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Friday: October 25, 2013

I have contacted several local schools (less than 45 minute drive) and unfortunately no one is hiring an anthropology adjunct at this time, though they have added me to their files for future reference. Some conversations were discouraging – for instance, only having a single anthropology class, so of course that is filled every semester; only having online classes (can you imagine taking cultural or archaeology online, without any hands-on components? How utterly boring! I would have certainly been turned off from anthropology!); not having offered an anthropology class in years…But other conversations were great. One university said they would hire me immediately but just didn’t have the funding for it, and the others seemed excited but couldn’t hire me for the same reason.

I have thus just expanded my search to include schools within an hour and a half drive. I do not like this concept as it means I may get a job on the north side of Chicago – not a bad place, but the fact I would be driving *through* the city to get there is not a selling point. So far, I have just contacted my two favorite universities. We will see if they bite, and if not, there are still plenty within that distance to contact.

My alma mater did get back to me, however, and though they do not have an opening in the spring, I have been given a class each summer session. The department is going through a lot of changes (a new chair, a possible retirement, posting for a full time professor, and so on) so I am not sure what lies ahead, but this is a start. I am a little nervous teaching over the summer, having barely any teaching experience as is, because the classes are longer and the weeks are shorter, but I am still very excited! I am somewhat bummed that I probably will be unable to go to Georgia, though, but perhaps they will schedule that so I could pop in for the week between semesters.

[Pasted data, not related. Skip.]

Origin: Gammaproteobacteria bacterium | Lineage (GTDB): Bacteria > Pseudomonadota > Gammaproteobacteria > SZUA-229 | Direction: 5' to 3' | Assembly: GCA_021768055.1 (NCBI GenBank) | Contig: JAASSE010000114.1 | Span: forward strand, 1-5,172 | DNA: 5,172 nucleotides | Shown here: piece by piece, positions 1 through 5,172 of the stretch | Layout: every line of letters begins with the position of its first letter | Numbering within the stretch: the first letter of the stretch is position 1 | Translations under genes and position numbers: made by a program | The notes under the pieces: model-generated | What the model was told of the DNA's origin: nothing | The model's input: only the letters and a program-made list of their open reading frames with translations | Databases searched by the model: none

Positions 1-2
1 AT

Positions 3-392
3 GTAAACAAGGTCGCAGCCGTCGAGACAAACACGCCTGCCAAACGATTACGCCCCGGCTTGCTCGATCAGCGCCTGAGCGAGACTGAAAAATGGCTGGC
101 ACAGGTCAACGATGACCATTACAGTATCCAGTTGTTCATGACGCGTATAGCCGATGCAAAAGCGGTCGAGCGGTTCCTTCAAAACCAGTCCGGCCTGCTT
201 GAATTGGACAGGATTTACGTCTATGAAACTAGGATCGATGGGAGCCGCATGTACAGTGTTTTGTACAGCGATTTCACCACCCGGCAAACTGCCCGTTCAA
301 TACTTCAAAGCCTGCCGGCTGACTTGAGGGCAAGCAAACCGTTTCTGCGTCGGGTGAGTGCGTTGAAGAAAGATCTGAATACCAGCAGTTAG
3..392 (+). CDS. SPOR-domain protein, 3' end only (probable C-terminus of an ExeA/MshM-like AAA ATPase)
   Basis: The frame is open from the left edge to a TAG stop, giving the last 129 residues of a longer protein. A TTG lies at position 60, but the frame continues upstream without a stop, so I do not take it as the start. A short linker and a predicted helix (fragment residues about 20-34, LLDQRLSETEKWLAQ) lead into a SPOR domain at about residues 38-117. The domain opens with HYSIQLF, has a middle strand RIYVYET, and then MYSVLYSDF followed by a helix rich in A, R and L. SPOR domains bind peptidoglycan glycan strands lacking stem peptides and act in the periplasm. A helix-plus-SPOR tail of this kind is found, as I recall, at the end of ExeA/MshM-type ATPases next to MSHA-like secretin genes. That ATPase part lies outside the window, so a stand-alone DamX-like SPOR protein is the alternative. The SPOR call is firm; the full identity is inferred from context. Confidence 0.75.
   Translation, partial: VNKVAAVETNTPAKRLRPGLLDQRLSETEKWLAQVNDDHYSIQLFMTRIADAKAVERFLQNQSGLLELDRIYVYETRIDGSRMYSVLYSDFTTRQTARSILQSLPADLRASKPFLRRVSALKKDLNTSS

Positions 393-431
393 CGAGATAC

The class I will teach is Human Origins and Prehistory (almost identical to the Monkeys, Apes, and Humans class I taught this spring). When I took it, there was no lab component, but I believe that is important – it really makes science accessible to students who do not realize they can do science. And, of course, it makes learning about the species and objects so much more interesting being able to lay your hands on them. I will need to get into the lab and see how it has grown since my time there.

On a side note, I am probably going to be able to attend BARFAA, in Ohio, this November. It will be a cool experience, to attend without the stress of presenting!!

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